Yesterday Flying Lab Software announced that Pirates of the Burning Sea is going Free to Play. I have played the game. I liked the mechanics and quit only because of the horrible community. So this might get me to poke at the latest updates. But where FLS prove the get it is this little gem buried in their post:
Finally, in the modern MMO environment, players often rotate through several games that they’re engaged in. With a subscription, it’s a hassle to cancel and then re-subscribe as they move back and forth between games. With F2P, players can play the games they want to play right that moment without having to keep in mind what they committed to weeks or months ago. F2P is a win for the player, and it’s a win for a more diverse MMO community.
If there is anything that describes my MMO play style right now, this is it. I bounce between several MMOs on a regular basis. A week or two of Runes of Magic here, a dash of Yohoho! Puzzle Pirates there, dabbling in Lord of the Rings Online for a while over yonder. It has been over a year since a single MMO has dominated my time. The F2P model lowers the barrier of entry and lets the players decide how much, or little, they play without the hard sell of a regular subscription driving them off. My only wish is that F2P MMOs moved closer to the Turbine model; one where a monthly sub is offered for those who know they want to dedicate time to the game they have come to love.
Recently one of the people I follow on Twitter wrote the following, “Strangely I would much rather talk about religion than politics. The former has easier answers.” I, too, hold a similar position. I can talk for hours when it comes to atheism but when it comes to libertarianism I’m almost embarrassingly silent. However that not got me to think upon why that might be.
I think it is because while both can be quite divisive to discuss with people who do not share a similar opinion, atheism is far more focused than libertarianism is. Atheism is simple. I don’t believe in any god. 6 words, done. There’s very little that one can draw from that other than the fact that I don’t believe in any god. Many people presume to know where I stand on other things by overlaying the likely political leaning an atheist might hold. But that is a guess based on the likely political stance I hold, not of the lack of belief.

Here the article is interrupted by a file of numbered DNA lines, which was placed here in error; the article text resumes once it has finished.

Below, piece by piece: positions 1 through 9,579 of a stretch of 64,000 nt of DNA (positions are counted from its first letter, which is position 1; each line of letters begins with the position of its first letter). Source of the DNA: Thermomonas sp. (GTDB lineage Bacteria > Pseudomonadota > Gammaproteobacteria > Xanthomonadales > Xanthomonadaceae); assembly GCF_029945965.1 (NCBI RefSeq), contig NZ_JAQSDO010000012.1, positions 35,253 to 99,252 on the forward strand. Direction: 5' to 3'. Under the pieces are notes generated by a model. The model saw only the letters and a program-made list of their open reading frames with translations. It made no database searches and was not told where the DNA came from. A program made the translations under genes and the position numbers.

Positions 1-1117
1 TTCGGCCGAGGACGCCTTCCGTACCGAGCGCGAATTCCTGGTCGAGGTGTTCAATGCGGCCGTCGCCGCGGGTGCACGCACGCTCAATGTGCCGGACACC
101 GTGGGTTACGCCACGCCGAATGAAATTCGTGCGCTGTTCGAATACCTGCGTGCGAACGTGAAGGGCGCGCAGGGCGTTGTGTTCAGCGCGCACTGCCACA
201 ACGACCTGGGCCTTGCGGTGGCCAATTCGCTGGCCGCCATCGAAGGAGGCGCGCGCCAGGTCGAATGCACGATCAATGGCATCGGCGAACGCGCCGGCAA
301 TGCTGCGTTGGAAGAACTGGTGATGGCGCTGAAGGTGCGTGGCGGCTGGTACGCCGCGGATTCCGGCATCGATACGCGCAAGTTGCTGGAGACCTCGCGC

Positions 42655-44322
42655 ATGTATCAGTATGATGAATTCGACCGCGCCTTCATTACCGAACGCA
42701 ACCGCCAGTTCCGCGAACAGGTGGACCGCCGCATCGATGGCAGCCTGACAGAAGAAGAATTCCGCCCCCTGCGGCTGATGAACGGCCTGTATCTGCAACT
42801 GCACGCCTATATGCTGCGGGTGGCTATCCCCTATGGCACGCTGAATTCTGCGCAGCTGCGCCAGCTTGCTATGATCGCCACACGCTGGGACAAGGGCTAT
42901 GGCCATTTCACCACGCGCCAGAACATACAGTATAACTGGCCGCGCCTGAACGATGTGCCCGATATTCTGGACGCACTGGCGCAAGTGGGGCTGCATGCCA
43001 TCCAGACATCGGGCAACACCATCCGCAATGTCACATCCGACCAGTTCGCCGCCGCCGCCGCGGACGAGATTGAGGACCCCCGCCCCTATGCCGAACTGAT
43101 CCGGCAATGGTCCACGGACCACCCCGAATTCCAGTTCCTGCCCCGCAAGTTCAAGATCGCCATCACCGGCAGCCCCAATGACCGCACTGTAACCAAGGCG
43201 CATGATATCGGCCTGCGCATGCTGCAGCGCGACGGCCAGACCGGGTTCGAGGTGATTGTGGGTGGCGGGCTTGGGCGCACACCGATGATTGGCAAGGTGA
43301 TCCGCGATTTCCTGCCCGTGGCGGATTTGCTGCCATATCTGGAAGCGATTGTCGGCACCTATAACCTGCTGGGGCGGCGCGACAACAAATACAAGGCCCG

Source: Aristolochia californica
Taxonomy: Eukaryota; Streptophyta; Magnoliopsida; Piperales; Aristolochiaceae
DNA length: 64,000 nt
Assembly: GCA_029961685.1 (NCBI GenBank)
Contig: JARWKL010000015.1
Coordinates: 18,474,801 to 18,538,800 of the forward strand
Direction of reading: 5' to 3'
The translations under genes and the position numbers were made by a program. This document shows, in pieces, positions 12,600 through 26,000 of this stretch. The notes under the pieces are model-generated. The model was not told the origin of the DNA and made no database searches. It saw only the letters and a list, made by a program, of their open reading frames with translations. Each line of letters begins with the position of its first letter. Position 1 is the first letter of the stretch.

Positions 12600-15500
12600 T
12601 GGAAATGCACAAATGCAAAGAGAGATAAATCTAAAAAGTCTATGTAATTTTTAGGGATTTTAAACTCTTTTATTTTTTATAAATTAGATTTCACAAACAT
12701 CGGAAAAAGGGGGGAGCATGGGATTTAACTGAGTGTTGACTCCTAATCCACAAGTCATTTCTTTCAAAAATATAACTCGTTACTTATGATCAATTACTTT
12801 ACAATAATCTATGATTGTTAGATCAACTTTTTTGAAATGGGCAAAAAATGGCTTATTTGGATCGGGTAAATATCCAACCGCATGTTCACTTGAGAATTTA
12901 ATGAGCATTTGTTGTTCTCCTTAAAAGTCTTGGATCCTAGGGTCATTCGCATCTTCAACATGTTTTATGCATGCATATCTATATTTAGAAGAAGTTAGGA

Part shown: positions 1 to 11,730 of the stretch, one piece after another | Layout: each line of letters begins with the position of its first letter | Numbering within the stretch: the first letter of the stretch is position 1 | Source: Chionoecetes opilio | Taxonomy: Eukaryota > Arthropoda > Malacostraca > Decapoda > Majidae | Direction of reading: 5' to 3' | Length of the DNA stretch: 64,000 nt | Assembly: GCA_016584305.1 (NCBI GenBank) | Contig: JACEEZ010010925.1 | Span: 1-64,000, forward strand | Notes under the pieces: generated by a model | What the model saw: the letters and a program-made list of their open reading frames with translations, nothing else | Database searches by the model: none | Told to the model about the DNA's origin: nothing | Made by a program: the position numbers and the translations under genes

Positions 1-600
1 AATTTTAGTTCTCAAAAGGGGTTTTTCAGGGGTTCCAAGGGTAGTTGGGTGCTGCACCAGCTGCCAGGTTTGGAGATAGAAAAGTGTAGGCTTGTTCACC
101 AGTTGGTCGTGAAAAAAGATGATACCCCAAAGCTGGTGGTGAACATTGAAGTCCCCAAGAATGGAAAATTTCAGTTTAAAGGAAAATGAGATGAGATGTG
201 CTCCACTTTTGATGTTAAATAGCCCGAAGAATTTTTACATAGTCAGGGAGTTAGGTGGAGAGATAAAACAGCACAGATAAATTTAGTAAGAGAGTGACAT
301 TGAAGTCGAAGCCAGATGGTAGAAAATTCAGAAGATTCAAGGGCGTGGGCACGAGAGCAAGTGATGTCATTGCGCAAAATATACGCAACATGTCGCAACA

Libertarianism, however, is a far more pernicious beast as it touches a great many issues. If I tell someone “I am a Libertarian” those 4 words instantly inform them of my stance on dozens of topics. So in discussing my political views I have to be well versed in much more than the problems of Pascal’s Wager or the notion I don’t have morals. I have to be able to discuss the pros and cons of gun ownership, gay marriage, abortion, taxes, welfare, the environment, and so on. Dozens of topics which is hard to defend as the subtleties of the libertarian position are easy for people to white-wash and difficult to defend to those who see little more than black and white.
It is easier to discuss atheism because it is so focused. It is one topic. One can easily defend atheism on its own merits without getting mired down in the details of the sciences supporting it. Politics, by their very nature, require one get mired down in the minutia of multiple social quagmires.
The beginning’s fairly benign. However right around the 5 minute mark when they enter the transport my schoolgirl squee threatened to escape. Huge, huge world, apparently seamless. None of this minute landscapes passing themselves off as an MMOFPS (Global Agenda, APB, I’m looking at you). No inkling of how PvP fits into this (if at all) but for PvE this is a damn good start.